Shawn Nathan Fisher has been released from a maximum security mental health program operated by the Idaho Department of Correction, but prosecution and defense attorneys continue to argue whether Fisher is competent to stand trial.
Last October, Ada County 4th District Judge Ronald Wilper found that Fisher, accused in the shooting death of Matthew Mohler-Kerns, 28, suffers from mental illness and therefore is unable to assist in his defense. Wilper assigned Fisher to the mental health program at the Idaho Maximum Security Institution in Kuna.
After evaluations in February and April, state psychologist Kimel Limon found Fisher to be competent and said he could continue with his court proceedings.
But last month, defense attorney Eric Rolfsen filed a motion contesting the finding of competency. A hearing on the matter is scheduled for June 23.
On Tuesday, Judge Jason Scott, who took over the case after Wilper retired, issued an order asking the state to turn over to the defense its test data regarding Fishers mental health evaluations.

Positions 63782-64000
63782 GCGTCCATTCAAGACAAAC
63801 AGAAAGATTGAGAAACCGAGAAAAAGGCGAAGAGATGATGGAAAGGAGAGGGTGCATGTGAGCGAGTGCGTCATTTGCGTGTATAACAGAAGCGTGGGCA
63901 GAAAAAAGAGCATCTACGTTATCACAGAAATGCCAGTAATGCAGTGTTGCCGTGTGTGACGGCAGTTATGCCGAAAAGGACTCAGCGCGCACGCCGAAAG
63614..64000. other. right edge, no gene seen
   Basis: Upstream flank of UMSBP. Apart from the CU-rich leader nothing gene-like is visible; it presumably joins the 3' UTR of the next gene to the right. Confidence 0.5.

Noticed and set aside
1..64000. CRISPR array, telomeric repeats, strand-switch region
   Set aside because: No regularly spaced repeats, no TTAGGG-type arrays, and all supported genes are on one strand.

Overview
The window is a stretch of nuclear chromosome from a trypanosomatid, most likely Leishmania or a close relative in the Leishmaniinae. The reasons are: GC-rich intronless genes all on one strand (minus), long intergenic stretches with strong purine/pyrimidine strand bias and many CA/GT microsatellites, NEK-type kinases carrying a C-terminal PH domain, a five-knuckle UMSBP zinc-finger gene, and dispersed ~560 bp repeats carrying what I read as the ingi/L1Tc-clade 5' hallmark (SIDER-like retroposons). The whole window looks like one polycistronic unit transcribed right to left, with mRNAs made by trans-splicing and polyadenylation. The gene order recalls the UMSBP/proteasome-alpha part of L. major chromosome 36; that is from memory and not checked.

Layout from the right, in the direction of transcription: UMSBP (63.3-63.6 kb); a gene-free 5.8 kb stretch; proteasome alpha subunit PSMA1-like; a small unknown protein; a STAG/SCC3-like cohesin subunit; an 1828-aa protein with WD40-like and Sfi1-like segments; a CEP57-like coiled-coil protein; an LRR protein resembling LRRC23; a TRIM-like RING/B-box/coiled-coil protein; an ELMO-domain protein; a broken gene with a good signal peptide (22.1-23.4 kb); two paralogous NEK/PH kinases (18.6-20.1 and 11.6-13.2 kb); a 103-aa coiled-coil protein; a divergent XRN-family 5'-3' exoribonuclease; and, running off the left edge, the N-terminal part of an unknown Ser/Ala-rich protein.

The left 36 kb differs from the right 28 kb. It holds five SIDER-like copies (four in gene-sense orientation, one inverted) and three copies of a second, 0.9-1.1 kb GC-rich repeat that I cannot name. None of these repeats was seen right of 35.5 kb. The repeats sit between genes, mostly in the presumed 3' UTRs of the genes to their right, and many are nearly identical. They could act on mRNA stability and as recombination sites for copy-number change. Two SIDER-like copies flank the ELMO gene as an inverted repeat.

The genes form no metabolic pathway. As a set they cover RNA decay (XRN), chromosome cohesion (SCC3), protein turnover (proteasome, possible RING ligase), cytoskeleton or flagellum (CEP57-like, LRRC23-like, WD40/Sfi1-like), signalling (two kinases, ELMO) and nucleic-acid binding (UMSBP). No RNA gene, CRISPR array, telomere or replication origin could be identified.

Mohler-Kerns, 28, was gunned down as he drove home Feb. 19, 2013, after completing his shift at Murphys Seafood and Steakhouse. Mohler-Kerns was shot in the head with a bullet fired from a .38-caliber revolver while he was in traffic on Franklin Road near Benjamin Lane.
Shortly before, Fisher allegedly confronted another driver near Vista Avenue. Fisher rammed his car into the other drivers vehicle, police said, and then fired a shot into the drivers-side door.
Psychiatrist Camile LaCroix, working for the defense, earlier found that Fisher suffers from paranoid schizophrenia, an illness in which a person loses touch with reality. The illness is often marked by delusions and the person hearing voices, according to the Mayo Clinic.
Craig Beaver, a psychologist who also examined Fisher for the defense, reported that while incarcerated, Fisher exhibited bizarre behaviors, suffered from delusions and paranoia, and heard voices.